Santa Fe

Posted: August 5, 2010 in New Mexico


The next morning Alejandro, Jon and I went for brunch at The Tune-Up, which is evidently an extremely well-known restaurant (as in, it was on the Food Network) although we didn’t know that until we got there. It was really good, although kind of expensive. We were quickly learning that everything in Santa Fe is.

After eating we split and headed off to look for a bike shop as I was in dire need of a new pair of gloves. The first place was closed, as it was Sunday, so we headed to Rob & Charlie’s. They didn’t have the gloves I was looking for, so we just took care of some minor maintenance (air for our tires and lube for our chains). While there we asked about any bike-friendly establishments, and while the answer was no we did learn about Marble, a brewpub in the Plaza. We decided to check it out and do some people watching as it had an outside balcony.
The homebrew was delicious (although I’m bummed I didn’t get to try the Cherry Wheat since they were out), but we had a mixed experience as far as the bar itself was concerned. Evidently they have a “3 drink maximum” that they only enforce for certain people. We weren’t being unruly or loud, and we weren’t getting drunk. We were simply sitting and enjoying the sites, and having some pleasant conversation with the other patrons. The waitress did leave the last beer we each had off of the tab though, so it wasn’t all bad. She also told us of another place where to get a slightly cheaper meal and drinks, called Del Charro, right on the other side of the Plaza.
Del Charro was awesome. We hung out there for awhile, trying different area brews and the house margaritas (which are delicious). Our server was a great guy, kidding around with us and making us feel much more welcome than we had at Marble.
At one point in the night a guy named Chris came over and sat with us, as he and Jon had started talking about music together. The conversation turned to other topics, such as our trip, with Chris offering travel advice. He also knew a lot about Santa Fe, and told us where we could get $1 tacos a few blocks away at a place called El Paseo. As we decided to head over there, he (discretely) bought us a last round of margaritas, then returned to his place at the bar. When our server brought it over he informed us that Chris was the real deal, and had worked with lots of different music acts such as Crosby, Stills, and Nash.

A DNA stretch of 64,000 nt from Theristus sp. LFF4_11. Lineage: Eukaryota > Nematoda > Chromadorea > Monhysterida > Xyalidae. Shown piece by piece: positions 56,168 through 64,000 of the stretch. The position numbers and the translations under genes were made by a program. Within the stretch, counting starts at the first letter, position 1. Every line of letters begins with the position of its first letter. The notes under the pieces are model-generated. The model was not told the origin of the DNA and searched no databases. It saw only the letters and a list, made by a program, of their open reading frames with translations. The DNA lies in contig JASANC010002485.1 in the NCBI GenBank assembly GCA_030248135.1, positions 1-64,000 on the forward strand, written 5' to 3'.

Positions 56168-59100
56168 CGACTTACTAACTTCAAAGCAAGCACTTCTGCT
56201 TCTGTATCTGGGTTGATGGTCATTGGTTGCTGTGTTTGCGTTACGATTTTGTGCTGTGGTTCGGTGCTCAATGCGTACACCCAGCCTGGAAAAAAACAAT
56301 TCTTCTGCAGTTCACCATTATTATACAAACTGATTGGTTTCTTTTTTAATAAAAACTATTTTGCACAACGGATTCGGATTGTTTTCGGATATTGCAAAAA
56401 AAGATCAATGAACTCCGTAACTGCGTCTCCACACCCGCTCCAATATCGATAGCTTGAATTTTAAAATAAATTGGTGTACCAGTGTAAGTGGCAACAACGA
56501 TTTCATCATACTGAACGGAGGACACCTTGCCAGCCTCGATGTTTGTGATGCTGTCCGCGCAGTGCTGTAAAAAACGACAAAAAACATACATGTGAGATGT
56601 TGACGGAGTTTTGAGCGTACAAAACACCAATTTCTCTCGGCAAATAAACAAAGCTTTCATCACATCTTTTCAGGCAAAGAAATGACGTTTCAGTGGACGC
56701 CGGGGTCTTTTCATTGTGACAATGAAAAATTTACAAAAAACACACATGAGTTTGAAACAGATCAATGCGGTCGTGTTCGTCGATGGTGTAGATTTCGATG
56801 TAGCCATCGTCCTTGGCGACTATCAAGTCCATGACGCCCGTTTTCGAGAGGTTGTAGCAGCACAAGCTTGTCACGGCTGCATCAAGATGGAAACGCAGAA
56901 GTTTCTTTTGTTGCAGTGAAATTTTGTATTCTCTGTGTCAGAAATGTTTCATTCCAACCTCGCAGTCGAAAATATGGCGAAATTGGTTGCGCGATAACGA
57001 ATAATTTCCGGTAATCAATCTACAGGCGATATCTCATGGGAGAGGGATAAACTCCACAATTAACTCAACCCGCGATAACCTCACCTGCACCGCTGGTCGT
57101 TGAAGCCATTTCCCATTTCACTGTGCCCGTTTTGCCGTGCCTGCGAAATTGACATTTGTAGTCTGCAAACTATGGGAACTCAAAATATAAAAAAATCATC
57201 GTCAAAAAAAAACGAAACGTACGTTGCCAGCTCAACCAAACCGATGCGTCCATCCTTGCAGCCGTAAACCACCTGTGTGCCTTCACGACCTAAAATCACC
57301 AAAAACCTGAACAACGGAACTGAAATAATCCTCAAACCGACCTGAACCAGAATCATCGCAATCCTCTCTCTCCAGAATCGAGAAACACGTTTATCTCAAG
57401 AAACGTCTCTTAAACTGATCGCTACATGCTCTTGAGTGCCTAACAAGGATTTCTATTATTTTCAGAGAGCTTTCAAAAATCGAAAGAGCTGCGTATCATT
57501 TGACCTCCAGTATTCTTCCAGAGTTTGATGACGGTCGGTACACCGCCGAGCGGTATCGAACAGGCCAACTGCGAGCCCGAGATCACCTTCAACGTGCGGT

We tried to get $1 tacos at El Paseo, but the kitchen was closed by the time we went in and the barkeep was extremely rude, so we didn’t stick around for more than five minutes.
As we headed back to our bikes we ran into Max, a person we had met the night before at the Matador. The three of us rode over to The Cowgirl to grab a beer together and hang out for a few. While there Jon and I started discussing our sleeping arrangements for the night, and Max offered us a place for the night. We finished up and headed back to his place. We started watching a movie when we got in, but both of us were so tired that we crashed about 10 minutes into it.
The next morning Jon went to Trader Joe’s and came back with the fixings for an awesome breakfast. We chowed out and finished watching the movie from the night before, then Max had to leave to get a haircut. He escorted us to the library as it was across the street from where he was meeting his friend Morgan, a pedicabber that we had also met at the Matador.

Max and Morgan- sorry for the unflattering picture!


Morgan gave me a pair of gloves as I hadn’t been able to get a pair, and it was completely awesome of her. I have had permanent numbness in both of my hands since this trip started, and the gloves helped a lot. While we were all sitting around outside the library, we spotted this strange mobile:

Yep, it's pedal-powered.


Evidently there is more than one of these, they are all hand built, and all different.